A Ghastly Bride, a Gazing Groom – Psalm 149
A while back, I was enthralled by a collection of wedding photographs that made the Internet rounds. Someone had compiled pictures of grooms seeing their brides for the first time, and the raw emotion captured in those photos was something to behold. In the pictures, the men clap their hands over their open mouths. They weep. They are unable to hide their awe and joy and amazement. Each man is captivated by the beauty of his bride, stunned that this incredible woman is actually his.
When a wedding processional begins, at that dramatic moment when the church doors open and all eyes turn toward the bride, I love to sneak a peek at the groom. I don’t want to miss his face when he drinks in the sight of his beloved, looking more beautiful than she ever has before.
And part of her beauty comes from being so loved, does it not? She has adorned herself with the finest dress she will ever wear; she has taken great care with her hair and makeup and accessories. But the extra beauty she possesses on her wedding day comes from the love that glows in her eyes, from her delight in her soon-to-be husband and her confidence in knowing he adores her.
As sweet as it is to see the way a man takes pleasure in his bride on their wedding day, I think this is a mere shadow of something even more breathtaking.
“For the LORD takes pleasure in his people; He adorns the humble with salvation.” (Psalm 149:4)
Imagine with me for a moment: What if the bride woke up on the morning of her wedding day covered in chicken pox? What if her hair hadn’t been washed in a month and most of her teeth had fallen out? What if, instead of a sparkling gown, she wore tattered rags, stained with dirt and sweat?
What if she reeked faintly of another man’s cologne—what if she still wore her costume from selling herself to hungry men the night before? What if, when she walked down the aisle, her stench caused the guests to shrink back, and the sight of her made them all recoil with revulsion?
And what if, standing at the front of the church, a gloriously handsome groom gazed on this ghastly bride with that same look of unadulterated pleasure, grinning as he wept?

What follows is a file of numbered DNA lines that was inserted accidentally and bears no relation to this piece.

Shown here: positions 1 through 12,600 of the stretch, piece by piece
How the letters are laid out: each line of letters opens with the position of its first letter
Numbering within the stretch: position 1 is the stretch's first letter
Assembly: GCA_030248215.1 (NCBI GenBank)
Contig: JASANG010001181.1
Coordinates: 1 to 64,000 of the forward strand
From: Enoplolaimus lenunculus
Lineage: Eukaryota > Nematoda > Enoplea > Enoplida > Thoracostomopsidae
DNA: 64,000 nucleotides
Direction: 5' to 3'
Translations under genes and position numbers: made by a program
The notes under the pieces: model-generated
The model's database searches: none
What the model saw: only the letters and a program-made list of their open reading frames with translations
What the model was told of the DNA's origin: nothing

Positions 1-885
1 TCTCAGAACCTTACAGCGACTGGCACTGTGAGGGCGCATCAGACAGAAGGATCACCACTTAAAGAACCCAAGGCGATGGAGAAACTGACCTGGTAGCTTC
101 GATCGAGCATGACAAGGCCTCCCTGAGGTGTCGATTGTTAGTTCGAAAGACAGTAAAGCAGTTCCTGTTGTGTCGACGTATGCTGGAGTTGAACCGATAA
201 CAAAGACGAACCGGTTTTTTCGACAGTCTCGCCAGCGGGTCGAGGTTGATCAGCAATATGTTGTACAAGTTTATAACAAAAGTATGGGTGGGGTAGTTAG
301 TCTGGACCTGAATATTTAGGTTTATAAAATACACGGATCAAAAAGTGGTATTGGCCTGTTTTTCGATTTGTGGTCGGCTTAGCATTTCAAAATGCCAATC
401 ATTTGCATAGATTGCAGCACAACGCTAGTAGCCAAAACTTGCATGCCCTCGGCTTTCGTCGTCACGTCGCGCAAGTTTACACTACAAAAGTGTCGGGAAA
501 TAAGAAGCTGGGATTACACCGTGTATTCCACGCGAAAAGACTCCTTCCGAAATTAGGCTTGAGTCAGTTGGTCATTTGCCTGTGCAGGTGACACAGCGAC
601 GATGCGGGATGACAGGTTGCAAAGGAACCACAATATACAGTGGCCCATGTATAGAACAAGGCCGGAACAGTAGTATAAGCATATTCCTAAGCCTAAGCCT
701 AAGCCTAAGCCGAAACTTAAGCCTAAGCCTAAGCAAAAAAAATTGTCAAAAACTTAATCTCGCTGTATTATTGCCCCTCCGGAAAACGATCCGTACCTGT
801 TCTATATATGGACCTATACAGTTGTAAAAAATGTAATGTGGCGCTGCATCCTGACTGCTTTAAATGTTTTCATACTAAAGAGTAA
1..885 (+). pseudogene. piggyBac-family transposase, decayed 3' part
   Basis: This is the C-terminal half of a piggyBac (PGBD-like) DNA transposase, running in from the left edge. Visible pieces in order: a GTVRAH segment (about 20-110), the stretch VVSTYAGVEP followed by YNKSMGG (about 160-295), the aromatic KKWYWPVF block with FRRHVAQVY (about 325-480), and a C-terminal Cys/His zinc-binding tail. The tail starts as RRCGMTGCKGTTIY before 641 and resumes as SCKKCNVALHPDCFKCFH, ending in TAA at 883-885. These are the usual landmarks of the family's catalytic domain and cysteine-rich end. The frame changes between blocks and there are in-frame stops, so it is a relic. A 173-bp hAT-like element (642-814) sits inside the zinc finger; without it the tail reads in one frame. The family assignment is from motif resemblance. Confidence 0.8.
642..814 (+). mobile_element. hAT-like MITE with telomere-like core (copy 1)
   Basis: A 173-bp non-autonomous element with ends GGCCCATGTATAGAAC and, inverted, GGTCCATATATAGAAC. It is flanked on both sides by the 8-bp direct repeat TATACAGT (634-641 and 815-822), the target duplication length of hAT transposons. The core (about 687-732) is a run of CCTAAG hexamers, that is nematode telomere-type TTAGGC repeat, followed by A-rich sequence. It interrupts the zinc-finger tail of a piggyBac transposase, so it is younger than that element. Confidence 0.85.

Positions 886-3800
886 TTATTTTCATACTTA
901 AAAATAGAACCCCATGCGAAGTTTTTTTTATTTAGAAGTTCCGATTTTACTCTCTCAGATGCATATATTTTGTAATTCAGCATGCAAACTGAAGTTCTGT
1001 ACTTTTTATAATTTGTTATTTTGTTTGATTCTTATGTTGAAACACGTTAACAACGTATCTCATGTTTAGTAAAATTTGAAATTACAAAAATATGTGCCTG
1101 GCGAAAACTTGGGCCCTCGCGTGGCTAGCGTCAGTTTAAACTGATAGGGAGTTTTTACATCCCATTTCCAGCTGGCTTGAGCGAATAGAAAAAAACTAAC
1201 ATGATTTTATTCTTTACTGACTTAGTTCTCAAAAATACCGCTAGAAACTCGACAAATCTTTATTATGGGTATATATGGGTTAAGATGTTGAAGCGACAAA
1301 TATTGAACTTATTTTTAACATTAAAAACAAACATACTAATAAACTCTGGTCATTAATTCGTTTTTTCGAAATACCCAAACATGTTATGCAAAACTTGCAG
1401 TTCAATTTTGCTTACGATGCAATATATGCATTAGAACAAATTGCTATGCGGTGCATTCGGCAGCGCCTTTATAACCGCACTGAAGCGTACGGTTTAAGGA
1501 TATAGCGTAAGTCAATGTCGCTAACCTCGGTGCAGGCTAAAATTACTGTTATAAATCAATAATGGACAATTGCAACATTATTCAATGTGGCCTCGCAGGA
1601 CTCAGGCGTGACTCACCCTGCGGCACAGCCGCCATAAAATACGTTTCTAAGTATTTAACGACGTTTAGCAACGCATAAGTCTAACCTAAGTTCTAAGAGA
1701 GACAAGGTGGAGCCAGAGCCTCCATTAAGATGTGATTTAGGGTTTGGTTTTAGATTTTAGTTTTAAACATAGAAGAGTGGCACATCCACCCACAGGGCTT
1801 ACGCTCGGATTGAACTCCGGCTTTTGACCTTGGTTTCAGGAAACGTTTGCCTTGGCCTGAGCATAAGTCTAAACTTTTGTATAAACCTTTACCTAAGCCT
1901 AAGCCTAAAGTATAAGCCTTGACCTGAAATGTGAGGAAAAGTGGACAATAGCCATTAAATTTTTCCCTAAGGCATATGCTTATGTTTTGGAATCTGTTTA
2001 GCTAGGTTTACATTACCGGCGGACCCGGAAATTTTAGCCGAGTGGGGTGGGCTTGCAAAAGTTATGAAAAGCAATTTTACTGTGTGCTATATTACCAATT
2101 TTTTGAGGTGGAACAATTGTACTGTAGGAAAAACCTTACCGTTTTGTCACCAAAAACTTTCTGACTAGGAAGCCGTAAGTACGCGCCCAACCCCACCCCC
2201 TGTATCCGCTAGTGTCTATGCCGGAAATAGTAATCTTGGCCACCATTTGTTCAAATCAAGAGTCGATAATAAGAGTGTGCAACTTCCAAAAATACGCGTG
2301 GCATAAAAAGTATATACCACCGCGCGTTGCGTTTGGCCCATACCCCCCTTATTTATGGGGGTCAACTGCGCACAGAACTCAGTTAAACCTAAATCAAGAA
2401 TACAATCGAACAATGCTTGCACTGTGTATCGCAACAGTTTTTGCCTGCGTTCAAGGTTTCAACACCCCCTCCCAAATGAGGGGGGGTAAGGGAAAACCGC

But there’s more: Imagine the groom running down the aisle to meet this hideous bride at the back of the church. Imagine him carrying her to the front with the utmost tenderness. He doesn’t just cover her blemishes expertly with expensive, heavy makeup; he somehow, with a supernatural power, removes them altogether, so that she no longer has anything to hide—so that her own true skin is flawless.
Suddenly, horrifyingly, the blemishes begin to mar his own skin. And then, shocking all the guests, he removes her rags. He removes his own gleaming robe. He adorns the bride with the whitest, purest garment imaginable, and he covers himself with her filth. The dramatic moment is not the opening of the church doors at the arrival of a stunning bride. No, the spectacle to behold is the groom, hanging naked and bloody on a cross, humiliated in order to make the bride beautiful.
It was the very antithesis of beauty, a sight no one who loved Jesus could bear…yet it was the most beautiful portrayal of love the universe has ever known. The Lord who died there rose again, not in order to take vengeance on the ones whose crimes had put Him there—but to take pleasure in them. To love them. To adorn them with salvation, if only they would come to Him in their rags and humbly ask to be made beautiful, to reflect Him.
Our Bridegroom waits expectantly at the altar. It won’t be a dramatic reveal, where He has waited all day for the first glimpse of His beloved; instead, He has made us beautiful Himself. He has seen the unimaginable depths of our ugliness, and He has washed us and clothed us in His own righteousness. And His look of adoration and delight will be unmatched by any earthly groom.
“…as the bridegroom rejoices over the bride, so shall your God rejoice over you.” (Isaiah 62:5)
Amy Kannel often suffers from spiritual amnesia, easily forgetting who Jesus is and what He has done for her—so she writes to remember His faithfulness and help others see Him as the Main Thing. She makes her home in the Nashville area and will be forever grateful to the South for introducing her to tomato pie. When she’s not writing, you might find Amy making said pie and other kitchen messes, singing to her three-year-old son, reading with her six-year-old son, or ballroom dancing in the living room with Mr. Wonderful. And if you’d told her ten years ago that she would even think of mentioning cooking in a bio, she would have declared you certifiably insane…which just goes to show that she serves a God who’s in the business of changing people. You can find more of Amy’s writing at Choosing Hallelujah.